This is part 4 of an ongoing series walking through the revitalizing process, thus far, of Cypress Lake Baptist church. You can read part 1 here, part 2 here, and part 3 here.
Part 4 of what has happened with CLBC that has, I believe, contributed to what seemingly is a revitalizing of God's people is an emphasis on missions. By God's grace I've been blessed to go to India (twice), Trinidad, Mexico, Haiti, and Myanmar on short-term mission trips. I've also been blessed to minister to several people within the local context of the church I've served with.
With that being said, I used to think that it was my responsibility to make sure that my people knew as much as I could possibly teach them before they began engaging the lost with the gospel and hoping to see disciples made. This led me to be extremely hesitant to have too many outreach or mission opportunities in place. However, I have over the past several years come to the conclusion that part of the equipping process is to have disciples engage in the work of outreach and ministry. I immediately wanted our church to develop the mentality that we are about helping other people become devoted followers of Jesus.
Of course, this does mean that I need to teach and prepare my people to do the work of the ministry. I have attempted to take time to consistently point out ways that we could engage the people around us in personal evangelism, ministry projects, or even just inviting them to one of our worship gatherings where I try to make sure the gospel message is clearly proclaimed. By God's grace CLBC has responded to the challenge to find ways to make disciples of all nations.
We've done this in a few different ways. One way is that we've had the opportunity to display our care for others through our benevolent ministry as well as opportunities to help gather backpacks for kids who needed help, and to help support a local ministry providing meals for families at Thanksgiving. While neither of these provided the face-to-face evangelism opportunities that are certainly needed, they did provide us opportunities to care for others. Prior to my arrival at CLBC they had a couple other yearly opportunities to help others (which we still do), but we have upped our emphasis and strategy here.
Another way we've emphasized this is through praying through and finding ways to minister at the local state college, Edison. Again, while we haven't had as much face-to-face engaging conversations as I'd like, we have had more than in other avenues. It's been good. It's been a way to help our people see the needs and opportunities with a younger generation. I believe this has been used by God to help open the eyes of our people and given them a passion to reach out to others with the good news of Jesus Christ.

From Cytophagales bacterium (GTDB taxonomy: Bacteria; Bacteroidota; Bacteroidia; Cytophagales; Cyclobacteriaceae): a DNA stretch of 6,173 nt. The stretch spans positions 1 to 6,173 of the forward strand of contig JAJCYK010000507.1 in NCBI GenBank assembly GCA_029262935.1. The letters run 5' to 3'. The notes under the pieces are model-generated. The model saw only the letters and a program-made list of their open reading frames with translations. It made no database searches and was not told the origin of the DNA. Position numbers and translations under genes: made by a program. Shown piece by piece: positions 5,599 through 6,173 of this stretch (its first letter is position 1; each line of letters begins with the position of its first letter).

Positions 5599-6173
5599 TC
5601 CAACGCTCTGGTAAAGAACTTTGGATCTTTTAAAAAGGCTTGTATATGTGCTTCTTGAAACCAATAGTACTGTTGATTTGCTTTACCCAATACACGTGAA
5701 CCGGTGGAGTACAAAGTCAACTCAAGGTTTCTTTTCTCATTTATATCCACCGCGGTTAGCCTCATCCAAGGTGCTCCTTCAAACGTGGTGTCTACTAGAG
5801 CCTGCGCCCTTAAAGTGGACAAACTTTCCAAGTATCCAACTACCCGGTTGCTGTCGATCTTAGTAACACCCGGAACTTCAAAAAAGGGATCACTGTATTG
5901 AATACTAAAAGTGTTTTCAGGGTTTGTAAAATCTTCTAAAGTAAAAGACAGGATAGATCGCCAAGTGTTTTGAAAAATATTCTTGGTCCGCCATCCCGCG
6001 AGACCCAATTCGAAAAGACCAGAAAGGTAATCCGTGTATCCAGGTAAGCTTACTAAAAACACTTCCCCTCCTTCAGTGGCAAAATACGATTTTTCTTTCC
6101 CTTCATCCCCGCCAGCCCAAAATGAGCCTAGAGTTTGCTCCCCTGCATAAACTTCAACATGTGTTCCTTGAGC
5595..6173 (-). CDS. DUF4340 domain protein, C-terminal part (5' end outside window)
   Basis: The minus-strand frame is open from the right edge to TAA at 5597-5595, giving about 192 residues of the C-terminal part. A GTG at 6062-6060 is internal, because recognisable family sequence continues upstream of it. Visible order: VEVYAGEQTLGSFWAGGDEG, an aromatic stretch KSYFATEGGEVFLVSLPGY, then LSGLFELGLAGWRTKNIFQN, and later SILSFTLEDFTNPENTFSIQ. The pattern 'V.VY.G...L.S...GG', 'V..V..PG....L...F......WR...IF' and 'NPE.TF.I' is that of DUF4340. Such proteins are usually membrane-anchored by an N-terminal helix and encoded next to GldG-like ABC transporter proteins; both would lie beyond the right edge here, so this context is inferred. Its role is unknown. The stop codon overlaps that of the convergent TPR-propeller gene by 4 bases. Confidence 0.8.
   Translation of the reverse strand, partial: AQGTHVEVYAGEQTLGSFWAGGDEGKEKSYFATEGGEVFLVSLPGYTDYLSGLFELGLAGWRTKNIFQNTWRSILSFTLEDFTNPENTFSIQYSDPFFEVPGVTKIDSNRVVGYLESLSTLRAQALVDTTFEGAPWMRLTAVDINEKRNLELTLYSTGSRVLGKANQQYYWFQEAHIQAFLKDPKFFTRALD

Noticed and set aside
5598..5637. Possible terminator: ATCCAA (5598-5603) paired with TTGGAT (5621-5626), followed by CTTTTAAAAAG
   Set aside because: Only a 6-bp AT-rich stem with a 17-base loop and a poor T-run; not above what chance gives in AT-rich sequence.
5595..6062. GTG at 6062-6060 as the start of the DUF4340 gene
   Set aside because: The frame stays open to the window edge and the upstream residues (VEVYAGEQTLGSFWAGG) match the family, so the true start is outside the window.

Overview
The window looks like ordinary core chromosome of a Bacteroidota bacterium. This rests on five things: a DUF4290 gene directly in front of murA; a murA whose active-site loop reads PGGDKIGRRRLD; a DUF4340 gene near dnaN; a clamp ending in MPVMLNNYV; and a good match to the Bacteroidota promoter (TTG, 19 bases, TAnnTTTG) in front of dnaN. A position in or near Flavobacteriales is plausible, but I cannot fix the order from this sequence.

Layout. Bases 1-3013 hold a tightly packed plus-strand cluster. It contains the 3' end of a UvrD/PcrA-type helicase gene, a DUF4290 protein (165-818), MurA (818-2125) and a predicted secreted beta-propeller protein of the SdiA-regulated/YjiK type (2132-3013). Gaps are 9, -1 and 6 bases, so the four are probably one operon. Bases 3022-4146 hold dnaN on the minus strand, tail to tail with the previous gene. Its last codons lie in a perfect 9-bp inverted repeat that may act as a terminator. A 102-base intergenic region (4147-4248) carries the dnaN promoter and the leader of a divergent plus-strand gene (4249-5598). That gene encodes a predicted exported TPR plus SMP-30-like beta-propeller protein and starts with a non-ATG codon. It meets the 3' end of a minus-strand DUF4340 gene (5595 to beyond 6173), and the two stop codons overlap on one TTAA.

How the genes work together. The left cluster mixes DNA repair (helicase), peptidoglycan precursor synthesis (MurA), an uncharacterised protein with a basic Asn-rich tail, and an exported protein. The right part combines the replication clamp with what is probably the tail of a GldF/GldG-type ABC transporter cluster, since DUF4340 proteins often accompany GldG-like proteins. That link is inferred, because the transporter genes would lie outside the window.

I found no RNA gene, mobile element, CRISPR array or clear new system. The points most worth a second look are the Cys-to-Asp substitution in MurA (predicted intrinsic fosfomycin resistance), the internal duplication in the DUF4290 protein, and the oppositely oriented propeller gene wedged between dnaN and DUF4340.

A third way that we've seen the development of our missions strategy is through a short-term mission trip to Myanmar. I was the only one from our faith family who went, but all the money raised for me to go and money to help with a couple projects while there, came through the giving of our people. This helped our church 'own' the trip to a very unreached area of the world. In order to help CLBC feel a part of what the Lord was doing there I spent a Sunday PM sharing pictures and stories of the opportunities overseas.
While this was my emphasis from the start Joe Thorn was again helpful in this for me. The truth is, however, this is still an unfolding and remolding process. We are presently praying through and seeking through ways to best use the limited resources of workers with a smaller congregation to reach those around us. Just last night I shared a brief outline of ways we can think through how we can engage our immediate area. We live in a county were over 90% is not affiliated with any kind of evangelical church. We want to be good stewards with the opportunities God has given us here.
Developing a missions emphasis and strategy has been crucial for us. We're certainly not there yet. We still have much, much work to do. But God has seemingly been pleased with our desire to care for and reach out to others in our local communities and to the ends of the earth. I have come to realize you don't make disciples (devoted followers of Christ) and then help them engage the lost. Rather, you help them engage the lost as you help them become devoted followers of Christ.